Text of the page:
A professor at an Aberdeen university has said schools should be teaching pupils about the built environment from a young age to encourage more people to take up architecture.
Gokay Deveci, a professor of architecture at the Scott Sutherland School of Architecture at Robert Gordon University (RGU), said to The Times that adding the subject to the curriculum would inspire students from different backgrounds to take up the profession, and go on to shape “cities of the future”.
He believes if the subject was taught from a young age, it would make the current length of a degree redundant, as students would be equipped with much of the knowledge they need already.
Speaking to The Times, professor Deveci said: “The more of us who participate in debating, shaping and mending the cities we live in, the better they will be, and the more reflective of our communities they will be too.
“It is a fundamental problem that the built environment is not being sufficiently taught in Scotland’s primary and secondary schools.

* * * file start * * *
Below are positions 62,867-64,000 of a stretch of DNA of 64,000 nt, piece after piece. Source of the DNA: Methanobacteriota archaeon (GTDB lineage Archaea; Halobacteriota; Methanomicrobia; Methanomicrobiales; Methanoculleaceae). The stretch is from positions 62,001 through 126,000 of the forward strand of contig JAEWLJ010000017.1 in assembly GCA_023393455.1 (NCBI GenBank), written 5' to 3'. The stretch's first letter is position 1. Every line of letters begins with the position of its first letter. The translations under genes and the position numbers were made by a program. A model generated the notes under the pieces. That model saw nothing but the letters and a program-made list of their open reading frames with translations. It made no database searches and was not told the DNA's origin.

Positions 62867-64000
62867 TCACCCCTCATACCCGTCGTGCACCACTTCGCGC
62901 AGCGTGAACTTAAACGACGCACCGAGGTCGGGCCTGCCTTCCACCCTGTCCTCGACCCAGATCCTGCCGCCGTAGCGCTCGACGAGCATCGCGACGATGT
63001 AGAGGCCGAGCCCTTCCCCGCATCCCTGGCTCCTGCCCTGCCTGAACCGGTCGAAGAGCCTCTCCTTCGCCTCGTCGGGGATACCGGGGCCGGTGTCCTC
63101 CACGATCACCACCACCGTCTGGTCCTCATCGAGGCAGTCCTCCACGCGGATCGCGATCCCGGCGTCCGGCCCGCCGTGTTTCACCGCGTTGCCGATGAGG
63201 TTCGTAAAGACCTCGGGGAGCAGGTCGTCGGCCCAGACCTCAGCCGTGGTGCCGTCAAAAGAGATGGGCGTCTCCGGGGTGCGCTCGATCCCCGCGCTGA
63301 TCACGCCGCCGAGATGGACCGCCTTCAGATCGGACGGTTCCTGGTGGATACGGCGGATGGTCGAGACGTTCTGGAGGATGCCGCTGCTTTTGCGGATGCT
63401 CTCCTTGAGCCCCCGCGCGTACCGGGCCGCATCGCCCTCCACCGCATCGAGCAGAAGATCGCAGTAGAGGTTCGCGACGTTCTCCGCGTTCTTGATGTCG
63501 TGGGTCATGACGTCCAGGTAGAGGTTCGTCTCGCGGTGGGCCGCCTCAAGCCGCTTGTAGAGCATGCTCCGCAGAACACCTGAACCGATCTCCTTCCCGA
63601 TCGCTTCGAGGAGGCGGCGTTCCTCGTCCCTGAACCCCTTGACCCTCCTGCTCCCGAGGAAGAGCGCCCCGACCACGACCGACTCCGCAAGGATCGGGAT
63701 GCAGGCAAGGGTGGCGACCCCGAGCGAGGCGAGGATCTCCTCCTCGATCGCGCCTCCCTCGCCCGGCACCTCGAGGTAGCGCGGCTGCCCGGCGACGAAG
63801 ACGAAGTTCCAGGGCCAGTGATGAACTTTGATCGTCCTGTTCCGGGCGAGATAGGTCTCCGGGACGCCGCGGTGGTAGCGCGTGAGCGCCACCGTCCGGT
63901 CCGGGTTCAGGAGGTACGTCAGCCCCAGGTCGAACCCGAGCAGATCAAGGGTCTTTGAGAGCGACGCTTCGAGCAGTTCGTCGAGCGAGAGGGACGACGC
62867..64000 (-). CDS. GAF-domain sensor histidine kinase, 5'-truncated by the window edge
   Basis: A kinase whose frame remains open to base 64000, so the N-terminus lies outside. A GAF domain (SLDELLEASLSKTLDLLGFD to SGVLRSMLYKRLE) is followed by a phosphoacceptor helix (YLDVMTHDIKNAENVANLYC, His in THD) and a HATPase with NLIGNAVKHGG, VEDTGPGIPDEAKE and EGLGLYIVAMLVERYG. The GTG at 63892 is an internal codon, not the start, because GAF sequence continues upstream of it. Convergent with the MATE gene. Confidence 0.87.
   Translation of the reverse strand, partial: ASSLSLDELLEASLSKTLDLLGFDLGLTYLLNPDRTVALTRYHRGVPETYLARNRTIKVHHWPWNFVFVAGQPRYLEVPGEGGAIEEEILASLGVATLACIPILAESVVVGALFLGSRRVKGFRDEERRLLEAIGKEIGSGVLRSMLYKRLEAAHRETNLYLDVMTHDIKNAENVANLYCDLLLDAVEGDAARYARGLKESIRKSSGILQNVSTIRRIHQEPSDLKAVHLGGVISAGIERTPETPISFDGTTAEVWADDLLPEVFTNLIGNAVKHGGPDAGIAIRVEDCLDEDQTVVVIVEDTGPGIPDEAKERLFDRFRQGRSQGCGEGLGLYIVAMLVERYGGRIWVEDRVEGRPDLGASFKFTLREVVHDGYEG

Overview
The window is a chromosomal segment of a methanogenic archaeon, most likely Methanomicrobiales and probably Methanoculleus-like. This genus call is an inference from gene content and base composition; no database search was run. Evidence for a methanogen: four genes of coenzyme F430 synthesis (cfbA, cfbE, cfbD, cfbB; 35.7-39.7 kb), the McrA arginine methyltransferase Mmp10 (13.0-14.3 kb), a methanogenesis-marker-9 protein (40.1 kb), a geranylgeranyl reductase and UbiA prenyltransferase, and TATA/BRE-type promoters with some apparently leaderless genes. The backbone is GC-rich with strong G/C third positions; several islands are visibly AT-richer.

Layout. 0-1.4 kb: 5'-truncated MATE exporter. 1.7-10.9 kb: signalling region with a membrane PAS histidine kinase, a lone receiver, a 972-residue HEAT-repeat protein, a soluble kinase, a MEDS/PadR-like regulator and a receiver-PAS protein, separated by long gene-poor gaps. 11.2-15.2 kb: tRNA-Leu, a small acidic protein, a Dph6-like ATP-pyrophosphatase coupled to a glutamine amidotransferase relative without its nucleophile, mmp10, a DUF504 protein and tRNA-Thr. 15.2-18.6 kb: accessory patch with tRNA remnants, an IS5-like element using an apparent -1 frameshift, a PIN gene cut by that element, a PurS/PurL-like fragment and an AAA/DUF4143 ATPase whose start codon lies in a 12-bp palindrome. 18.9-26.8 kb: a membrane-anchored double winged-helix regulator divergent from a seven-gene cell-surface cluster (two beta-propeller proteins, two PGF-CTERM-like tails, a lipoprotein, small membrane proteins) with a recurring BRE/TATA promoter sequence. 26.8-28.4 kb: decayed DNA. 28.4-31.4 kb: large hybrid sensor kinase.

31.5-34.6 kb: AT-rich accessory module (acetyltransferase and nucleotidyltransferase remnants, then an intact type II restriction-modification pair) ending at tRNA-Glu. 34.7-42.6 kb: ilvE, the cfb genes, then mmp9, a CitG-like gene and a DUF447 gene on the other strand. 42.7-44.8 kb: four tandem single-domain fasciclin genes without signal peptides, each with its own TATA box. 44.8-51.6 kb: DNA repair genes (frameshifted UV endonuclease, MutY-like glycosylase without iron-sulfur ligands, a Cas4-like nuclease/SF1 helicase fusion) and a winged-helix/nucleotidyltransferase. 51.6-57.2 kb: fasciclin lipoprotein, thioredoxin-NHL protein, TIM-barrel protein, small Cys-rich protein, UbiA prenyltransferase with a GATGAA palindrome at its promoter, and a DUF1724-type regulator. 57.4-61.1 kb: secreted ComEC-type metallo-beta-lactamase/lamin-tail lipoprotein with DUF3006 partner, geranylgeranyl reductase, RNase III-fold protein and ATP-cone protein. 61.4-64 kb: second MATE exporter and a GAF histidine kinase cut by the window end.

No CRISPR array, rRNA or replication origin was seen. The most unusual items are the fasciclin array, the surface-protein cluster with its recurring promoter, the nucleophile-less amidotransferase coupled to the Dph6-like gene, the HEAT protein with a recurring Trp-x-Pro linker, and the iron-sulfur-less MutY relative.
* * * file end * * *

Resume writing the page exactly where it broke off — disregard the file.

“Architecture is everywhere but nobody teaches kids how to understand and enjoy it.
“There is a danger that architectural education risks becoming an expensive and a lengthy intellectual indulgence.”
The plea follows a report published last year by trade body Universities UK showing the lack of diversity in the area – women made up only 37% of architecture undergraduate and masters students last year, while ethnic minority students totaled 21%.
The discipline itself is also declining in popularity – with the number of students enrolling in architecture, building or planning undergraduate programmes down almost 17% on 2006 figures, according to a report released last year.
Professor Deveci added: “Architecture, like medicine, has always attracted the brightest and best of our young people.
“Students are talented but I don’t think they really understand what the profession involves.”
Stewart Henderson, president of RIAS Scotland, said there was a responsibility to support any positive encouragement for people looking to study the subject.
He added: “Introducing the art of architecture to schools would make an important contribution to the pathway to architecture.”